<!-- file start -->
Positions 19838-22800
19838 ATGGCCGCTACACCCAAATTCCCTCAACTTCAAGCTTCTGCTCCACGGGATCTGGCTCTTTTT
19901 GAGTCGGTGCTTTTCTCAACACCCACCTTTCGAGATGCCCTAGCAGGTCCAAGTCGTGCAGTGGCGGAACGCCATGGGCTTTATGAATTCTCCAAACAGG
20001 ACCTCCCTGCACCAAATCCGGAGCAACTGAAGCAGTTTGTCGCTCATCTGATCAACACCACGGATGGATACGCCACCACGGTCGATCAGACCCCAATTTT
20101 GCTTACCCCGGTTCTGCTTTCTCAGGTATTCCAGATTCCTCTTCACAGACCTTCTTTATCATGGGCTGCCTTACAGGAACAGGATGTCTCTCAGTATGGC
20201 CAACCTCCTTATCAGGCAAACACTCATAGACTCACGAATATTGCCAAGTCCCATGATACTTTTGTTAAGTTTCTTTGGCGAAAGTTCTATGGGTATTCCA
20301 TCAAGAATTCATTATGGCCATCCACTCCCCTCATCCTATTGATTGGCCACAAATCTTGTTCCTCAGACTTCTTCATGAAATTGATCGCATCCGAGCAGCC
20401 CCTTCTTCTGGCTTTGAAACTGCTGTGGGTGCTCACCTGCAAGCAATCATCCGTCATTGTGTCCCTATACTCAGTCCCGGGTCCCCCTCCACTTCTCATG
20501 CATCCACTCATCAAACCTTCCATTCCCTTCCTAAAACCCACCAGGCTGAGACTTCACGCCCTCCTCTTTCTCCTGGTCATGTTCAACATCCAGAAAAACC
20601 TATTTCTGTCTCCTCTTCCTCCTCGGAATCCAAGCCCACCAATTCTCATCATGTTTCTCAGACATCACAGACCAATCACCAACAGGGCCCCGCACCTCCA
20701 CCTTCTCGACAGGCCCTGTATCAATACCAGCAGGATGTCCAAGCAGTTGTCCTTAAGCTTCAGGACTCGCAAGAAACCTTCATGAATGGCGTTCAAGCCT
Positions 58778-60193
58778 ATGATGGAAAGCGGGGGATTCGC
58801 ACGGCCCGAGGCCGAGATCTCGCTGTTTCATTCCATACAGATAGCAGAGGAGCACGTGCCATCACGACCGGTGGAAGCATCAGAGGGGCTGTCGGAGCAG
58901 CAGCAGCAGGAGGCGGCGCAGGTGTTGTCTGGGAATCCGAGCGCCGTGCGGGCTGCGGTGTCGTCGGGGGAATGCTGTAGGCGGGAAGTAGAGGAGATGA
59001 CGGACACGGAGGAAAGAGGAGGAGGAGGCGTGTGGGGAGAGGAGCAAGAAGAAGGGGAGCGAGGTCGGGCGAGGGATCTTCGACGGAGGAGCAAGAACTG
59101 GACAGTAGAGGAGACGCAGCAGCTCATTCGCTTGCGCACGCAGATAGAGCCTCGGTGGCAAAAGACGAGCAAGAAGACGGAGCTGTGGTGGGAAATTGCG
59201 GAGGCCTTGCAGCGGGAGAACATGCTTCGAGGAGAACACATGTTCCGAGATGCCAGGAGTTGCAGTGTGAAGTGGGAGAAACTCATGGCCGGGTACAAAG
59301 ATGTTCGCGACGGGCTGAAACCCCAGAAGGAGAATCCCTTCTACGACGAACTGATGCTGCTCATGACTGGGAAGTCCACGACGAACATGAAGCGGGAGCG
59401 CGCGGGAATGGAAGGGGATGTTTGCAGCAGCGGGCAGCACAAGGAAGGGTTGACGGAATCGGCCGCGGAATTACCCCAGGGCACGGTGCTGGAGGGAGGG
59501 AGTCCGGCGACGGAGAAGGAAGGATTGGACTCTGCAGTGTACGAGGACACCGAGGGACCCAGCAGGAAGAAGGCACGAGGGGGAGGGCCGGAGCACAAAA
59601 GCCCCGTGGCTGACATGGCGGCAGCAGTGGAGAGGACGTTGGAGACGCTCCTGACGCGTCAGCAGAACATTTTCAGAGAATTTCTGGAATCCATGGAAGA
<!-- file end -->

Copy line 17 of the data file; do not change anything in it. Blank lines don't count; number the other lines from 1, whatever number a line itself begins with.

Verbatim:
59101 GACAGTAGAGGAGACGCAGCAGCTCATTCGCTTGCGCACGCAGATAGAGCCTCGGTGGCAAAAGACGAGCAAGAAGACGGAGCTGTGGTGGGAAATTGCG